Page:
South Sudan continues to face persistent challenges to peace and stability, Security Council told

17 November 2016

Briefing the United Nations Security Council for the last time, the Special Representative of the Secretary-General for South Sudan called on the 15-member body to continue to accord priority to the country and to consider the future of its people in taking any decisions.

“The people of South Sudan have suffered far too much and for far too long. The victims of this conflict still carry hope and have high expectations from the international community,” Ellen Margrethe Løj told the Council today.

“I urge all involved and especially the South Sudanese leaders never to lose sight of the ultimate goal – a peaceful and prosperous future for the people of South Sudan,” she added.

Ms. Løj underscored that the difference between the success and failure of the South Sudanese Peace Agreement lay in its comprehensive and inclusive implementation by its parties and called for sustained regional and international support to the country.

Further in her briefing, she highlighted that the security situation in the country, particularly in the Greater Equatorias, in parts of Unity, and Western Bahr el Ghazal states, remained volatile, with frequent attacks that resulted in civilian casualties and displacement, as well as disrupted supply of essential goods, including food.

The envoy also said the increasingly fragmented conflict – often with ethnic undertones – continued to push the country towards further division and risked a full-scale civil conflict.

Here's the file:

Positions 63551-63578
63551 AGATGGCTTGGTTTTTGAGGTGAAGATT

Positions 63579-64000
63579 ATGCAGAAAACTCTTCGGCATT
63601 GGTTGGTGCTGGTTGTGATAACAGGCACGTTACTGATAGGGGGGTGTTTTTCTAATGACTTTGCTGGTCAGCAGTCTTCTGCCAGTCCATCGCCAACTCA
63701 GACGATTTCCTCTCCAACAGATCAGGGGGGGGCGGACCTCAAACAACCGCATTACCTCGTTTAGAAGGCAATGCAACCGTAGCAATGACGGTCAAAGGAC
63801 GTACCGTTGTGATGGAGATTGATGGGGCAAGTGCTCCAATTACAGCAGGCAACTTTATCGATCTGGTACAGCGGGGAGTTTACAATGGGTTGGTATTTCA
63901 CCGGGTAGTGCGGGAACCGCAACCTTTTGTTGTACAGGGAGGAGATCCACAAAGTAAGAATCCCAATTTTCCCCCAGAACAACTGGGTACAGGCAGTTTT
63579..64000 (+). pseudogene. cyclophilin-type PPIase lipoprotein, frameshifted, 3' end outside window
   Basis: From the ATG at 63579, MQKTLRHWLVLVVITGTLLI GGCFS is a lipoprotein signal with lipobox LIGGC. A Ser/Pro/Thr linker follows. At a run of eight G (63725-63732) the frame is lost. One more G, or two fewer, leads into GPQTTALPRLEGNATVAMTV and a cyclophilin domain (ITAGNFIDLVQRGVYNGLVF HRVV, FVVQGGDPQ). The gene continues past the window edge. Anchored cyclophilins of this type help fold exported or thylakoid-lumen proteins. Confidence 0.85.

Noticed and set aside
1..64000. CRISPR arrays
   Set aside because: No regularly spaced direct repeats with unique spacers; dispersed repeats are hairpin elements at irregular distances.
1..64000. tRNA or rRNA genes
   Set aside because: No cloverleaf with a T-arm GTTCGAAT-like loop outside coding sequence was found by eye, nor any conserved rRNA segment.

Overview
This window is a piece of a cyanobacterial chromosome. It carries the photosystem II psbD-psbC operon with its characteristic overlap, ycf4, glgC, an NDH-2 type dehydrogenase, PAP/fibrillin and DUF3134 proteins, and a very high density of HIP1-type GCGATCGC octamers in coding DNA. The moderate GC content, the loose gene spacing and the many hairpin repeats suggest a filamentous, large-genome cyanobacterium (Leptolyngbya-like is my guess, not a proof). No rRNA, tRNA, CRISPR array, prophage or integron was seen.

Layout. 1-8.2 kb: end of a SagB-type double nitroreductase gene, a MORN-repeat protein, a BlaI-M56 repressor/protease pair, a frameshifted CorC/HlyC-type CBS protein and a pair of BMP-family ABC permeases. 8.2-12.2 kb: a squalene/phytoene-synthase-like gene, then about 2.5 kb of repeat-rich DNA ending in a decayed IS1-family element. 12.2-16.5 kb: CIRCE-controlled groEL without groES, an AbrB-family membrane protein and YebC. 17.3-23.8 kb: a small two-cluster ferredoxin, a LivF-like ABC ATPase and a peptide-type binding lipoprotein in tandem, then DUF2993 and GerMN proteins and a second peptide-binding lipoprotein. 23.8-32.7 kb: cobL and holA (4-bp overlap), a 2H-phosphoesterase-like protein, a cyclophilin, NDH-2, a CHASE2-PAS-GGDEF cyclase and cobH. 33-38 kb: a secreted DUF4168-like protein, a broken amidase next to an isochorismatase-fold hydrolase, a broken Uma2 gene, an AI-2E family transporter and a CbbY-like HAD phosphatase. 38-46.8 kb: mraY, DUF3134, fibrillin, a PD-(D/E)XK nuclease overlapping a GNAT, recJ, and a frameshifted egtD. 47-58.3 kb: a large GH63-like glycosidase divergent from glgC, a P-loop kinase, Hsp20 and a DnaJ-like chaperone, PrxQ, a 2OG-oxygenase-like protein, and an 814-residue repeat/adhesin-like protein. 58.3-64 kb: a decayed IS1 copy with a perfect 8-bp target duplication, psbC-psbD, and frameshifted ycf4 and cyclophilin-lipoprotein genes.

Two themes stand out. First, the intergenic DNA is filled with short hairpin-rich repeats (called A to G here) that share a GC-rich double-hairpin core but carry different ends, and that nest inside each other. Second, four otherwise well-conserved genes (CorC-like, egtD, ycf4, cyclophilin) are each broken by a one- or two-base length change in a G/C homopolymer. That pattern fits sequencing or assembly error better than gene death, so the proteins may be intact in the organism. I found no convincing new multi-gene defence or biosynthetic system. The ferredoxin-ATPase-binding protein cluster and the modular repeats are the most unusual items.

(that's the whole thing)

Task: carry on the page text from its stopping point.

“Much more needs to be done by the Transitional Government [of National Unity] to put a stop to these security incidents that contribute to an environment of instability and violence, lead to displacement and exacerbate the already dire humanitarian situation,” she said, underscoring the need to take actions that arrest the increasing ethnic tensions.

UNMISS chief cites ‘dire’ humanitarian situation

Ms. Løj, also the head of the UN Mission in South Sudan (UNMISS), informed the Council that despite an agreement between the Government and the Mission on freedom of movement, military commanders on the ground were either not informed of or disregarded the agreement, causing significant challenges to the Mission’s movement and patrols.

In addition, she drew attention to the humanitarian situation that remained “dire” with some 4.8 million people estimated to be severely food insecure and farmers in parts of the country likely to miss the upcoming planting season due to lack of availability of seeds, caused by fragile security.

“Our humanitarian colleagues are doing their outmost best to reach people in need but they continue to face obstacles in terms of movement, bureaucratic procedures and criminality,” she said.

This briefing was Ms. Løj’s last briefing to the Security Council in her current post. She steps down from these positions at the end of November.

Special Advisor sees ‘all the warning signs’ conflict could spiral into genocide

Recalling his recent visit to South Sudan, Adama Dieng, the UN Special Adviser on the Prevention of Genocide, painted a grave picture of the situation, saying he had undertaken the trip because of his growing concern about ethnically-fuelled violence, which is taking place against a breakdown in the political process and a stalled peace agreement.

In the course of the week he was in the country, he had met a variety of stakeholders, including religious and community leaders, including in Yei, which been spared the widespread violence of other areas but has now been identified among the country’s conflict hotspots, with escalating violence against multiple tribe and ethnic groups, reportedly carried out by the Sudan People's Liberation Army (SPLA), the SPLA in Opposition, as well as unidentified armed groups and bandits.